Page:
Stewart D. Redwood, 2005. "Geology and Development History of the Antamina Copper-Zinc Skarn Deposit, Peru", Andean Metallogeny: New Discoveries, Concepts, and Updates, Richard H. Sillitoe, José Perelló, César E. Vidal
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Antamina, the world’s largest copper-zinc skarn deposit, entered production in 2001. This paper describes the development of the geologic model for the feasibility study (1996–1998). Antamina is located in the eastern part of the Western Cordillera of northern Peru at latitude 9° 32′ S and longitude 77° 03′ W and 4,200 to 4,800 m in elevation.
Antamina has a long history of exploration and is a case study of successful creation of an orebody from a mineral resource. While small-scale mining is recorded intermittently since 1860, the first serious exploration was not begun until a century later by Cerro de Pasco Corporation (1952–1970), followed by a Minero Peru-Geomin (Romania) partnership, which conducted a feasibility study (1970–1976) with a reserve of 128.6 million metric tons (Mt) at 1.6 percent Cu and 1.3 percent Zn.
Privatization of the project was won by Compañía Minera Antamina in 1996. This consortium undertook a major exploration program and completed a full feasibility study in 1998 that defined a minable, open-pittable resource of 500 Mt at 1.2 percent Cu, 1.0 percent Zn, 0.03 percent Mo, and 12 g/t Ag within a global resource of 1,500 Mt. Production is by open pit and flotation at 70,000 t/d, producing 270,000 t of copper and 162,000 t of zinc in concentrates per year. This makes Antamina the seventh largest copper and the third largest zinc mine in the world.
Antamina is located in the polymetallic belt of central Peru, which comprises copper, zinc, silver, lead and gold deposits related to mid to late Miocene calc-alkaline stocks. The regional geologic setting comprises Late Jurassic to Late Cretaceous siliciclastic to carbonate sequences in a northwest-trending foreland fold-thrust belt of mid-Eocene age, the Incaic II deformation phase. Antamina is hosted by calcareous siltstone and mudstone of the Late Cretaceous Upper Celendin Formation. Skarn mineralization forms a shell over and around a quartz monzonite porphyry stock of late Miocene age, which itself hosts subeconomic porphyry copper-molybdenum mineralization. The skarn body is approximately 2,500 m long in a northeasterly direction and up to 1,000 m wide, with a known vertical extent of 1,000 m. The skarn consists mainly of andraditic garnet. It is symmetrically zoned around the intrusion from proximal brown garnet endoskarn and exoskarn outward to green garnet exoskarn, with peripheral wollastonite-diopside exoskarn. Significant copper mineralization is hosted by endoskarn. Retrograde chlorite skarn and hydrothermal breccia are minor.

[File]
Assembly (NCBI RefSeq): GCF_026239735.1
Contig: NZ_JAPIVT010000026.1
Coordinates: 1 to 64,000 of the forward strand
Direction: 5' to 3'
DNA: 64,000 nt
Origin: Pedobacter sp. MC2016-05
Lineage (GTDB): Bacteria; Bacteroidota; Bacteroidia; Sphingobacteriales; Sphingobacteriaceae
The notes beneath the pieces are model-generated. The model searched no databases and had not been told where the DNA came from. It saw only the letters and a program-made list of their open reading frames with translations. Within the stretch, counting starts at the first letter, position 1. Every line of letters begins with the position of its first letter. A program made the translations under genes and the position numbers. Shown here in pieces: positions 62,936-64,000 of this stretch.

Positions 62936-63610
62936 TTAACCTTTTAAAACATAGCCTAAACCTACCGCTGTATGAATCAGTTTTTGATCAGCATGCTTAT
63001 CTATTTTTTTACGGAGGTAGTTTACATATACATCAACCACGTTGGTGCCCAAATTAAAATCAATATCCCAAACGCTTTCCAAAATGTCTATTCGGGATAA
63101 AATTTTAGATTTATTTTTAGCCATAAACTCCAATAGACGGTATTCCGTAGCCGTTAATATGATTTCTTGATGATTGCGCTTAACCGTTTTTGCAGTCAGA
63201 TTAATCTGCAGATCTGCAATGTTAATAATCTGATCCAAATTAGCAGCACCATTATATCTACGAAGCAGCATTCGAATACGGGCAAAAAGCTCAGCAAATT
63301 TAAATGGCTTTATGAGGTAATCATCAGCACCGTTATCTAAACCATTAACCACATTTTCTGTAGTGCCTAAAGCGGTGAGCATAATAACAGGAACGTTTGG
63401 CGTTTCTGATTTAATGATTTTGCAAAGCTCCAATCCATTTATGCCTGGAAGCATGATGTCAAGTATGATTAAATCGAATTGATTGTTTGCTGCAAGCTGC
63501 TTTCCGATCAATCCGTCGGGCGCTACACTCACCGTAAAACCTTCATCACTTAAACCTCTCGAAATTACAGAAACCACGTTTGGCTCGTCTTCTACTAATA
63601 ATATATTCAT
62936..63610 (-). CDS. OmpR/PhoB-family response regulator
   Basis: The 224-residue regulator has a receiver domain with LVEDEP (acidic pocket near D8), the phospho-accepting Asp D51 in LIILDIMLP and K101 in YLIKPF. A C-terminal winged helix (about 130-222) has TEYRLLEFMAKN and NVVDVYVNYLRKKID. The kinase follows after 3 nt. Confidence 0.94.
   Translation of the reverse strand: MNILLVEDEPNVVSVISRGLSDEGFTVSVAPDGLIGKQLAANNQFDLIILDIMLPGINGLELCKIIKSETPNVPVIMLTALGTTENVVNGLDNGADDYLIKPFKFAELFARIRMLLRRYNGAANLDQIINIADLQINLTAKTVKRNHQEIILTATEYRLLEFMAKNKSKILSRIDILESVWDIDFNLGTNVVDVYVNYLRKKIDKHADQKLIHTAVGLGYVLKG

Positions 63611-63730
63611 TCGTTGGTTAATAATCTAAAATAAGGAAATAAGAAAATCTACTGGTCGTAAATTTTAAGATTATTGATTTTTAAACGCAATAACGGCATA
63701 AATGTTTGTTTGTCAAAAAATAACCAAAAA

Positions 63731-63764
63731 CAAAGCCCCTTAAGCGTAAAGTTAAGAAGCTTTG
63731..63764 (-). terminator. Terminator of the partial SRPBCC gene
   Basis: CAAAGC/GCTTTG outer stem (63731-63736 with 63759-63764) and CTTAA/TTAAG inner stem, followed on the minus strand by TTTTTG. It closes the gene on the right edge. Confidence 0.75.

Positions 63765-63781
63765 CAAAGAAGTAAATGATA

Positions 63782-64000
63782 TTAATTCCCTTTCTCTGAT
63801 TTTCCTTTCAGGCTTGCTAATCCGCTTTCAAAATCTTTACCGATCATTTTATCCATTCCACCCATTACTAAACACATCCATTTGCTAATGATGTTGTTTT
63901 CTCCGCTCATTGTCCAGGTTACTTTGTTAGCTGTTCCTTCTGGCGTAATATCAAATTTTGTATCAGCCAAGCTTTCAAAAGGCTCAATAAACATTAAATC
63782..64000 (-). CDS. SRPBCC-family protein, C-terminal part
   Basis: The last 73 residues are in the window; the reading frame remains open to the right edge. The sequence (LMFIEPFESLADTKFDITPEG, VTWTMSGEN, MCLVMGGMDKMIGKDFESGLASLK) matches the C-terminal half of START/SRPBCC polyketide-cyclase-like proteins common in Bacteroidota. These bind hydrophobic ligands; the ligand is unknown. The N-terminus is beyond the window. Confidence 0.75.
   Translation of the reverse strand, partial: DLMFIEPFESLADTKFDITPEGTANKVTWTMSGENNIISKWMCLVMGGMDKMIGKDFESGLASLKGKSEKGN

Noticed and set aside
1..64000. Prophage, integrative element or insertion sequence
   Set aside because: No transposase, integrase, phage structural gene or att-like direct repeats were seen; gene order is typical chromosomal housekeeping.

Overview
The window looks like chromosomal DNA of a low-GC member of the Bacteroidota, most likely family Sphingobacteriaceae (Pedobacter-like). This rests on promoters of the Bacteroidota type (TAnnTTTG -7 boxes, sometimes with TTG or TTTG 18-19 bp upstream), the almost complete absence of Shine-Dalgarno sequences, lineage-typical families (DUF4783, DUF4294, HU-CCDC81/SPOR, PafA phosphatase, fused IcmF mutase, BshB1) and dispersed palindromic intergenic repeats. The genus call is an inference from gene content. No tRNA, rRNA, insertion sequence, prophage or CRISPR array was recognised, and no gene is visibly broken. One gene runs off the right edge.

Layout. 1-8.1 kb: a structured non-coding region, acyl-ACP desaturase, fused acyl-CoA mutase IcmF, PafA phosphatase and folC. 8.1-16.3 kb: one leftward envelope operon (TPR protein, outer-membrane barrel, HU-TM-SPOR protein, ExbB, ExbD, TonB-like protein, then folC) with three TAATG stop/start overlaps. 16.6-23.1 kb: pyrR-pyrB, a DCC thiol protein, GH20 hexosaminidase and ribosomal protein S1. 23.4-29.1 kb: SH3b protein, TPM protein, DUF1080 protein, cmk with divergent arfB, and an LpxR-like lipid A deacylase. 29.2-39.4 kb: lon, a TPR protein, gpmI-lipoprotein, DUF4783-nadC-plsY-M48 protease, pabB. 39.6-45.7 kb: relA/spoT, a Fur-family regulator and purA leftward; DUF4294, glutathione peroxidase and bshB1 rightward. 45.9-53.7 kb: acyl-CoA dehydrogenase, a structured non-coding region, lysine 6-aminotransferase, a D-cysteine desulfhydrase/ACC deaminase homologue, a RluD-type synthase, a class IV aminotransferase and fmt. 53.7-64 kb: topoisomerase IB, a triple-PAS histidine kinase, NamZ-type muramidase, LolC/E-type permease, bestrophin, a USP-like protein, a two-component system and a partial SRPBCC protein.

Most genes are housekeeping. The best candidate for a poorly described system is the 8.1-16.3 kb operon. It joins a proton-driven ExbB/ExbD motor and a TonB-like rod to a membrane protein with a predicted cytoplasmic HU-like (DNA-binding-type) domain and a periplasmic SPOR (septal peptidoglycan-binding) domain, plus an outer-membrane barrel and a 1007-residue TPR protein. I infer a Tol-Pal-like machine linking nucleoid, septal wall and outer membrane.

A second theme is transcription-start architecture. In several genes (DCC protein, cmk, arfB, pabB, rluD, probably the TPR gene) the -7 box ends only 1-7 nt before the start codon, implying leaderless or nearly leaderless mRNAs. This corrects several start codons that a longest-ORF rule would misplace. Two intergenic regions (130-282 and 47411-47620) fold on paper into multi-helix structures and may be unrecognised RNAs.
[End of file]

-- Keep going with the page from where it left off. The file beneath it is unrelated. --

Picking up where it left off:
Metals are zoned laterally from a central copper-only zone to a peripheral copper-zinc zone. Chalcopyrite is distributed throughout all skarn zones. Appearance of sphalerite approximately coincides with the transition from brown to green garnet. The copper-zinc zone thins at depth and originally appears to have closed over the top of the intrusion, although most of it has been eroded. The main copper mineral in the wollastonite-diop-side skarn is bornite, and this zone also has elevated gold values. Silver, lead, and bismuth values are highest in the outer part of the copper-zinc zone and adjacent marble. Molybdenite occurs in the intrusion and adjacent skarn, as well as being abundant in the wollastonite-diopside skarn. Sulfides were deposited during the late prograde and retrograde phases and occur disseminated interstitial to garnet; as irregular massive sulfide zones; and as veinlets. The deposit was unroofed by glaciation and is exposed in a glacial valley; hence there is no significant oxidation or enrichment.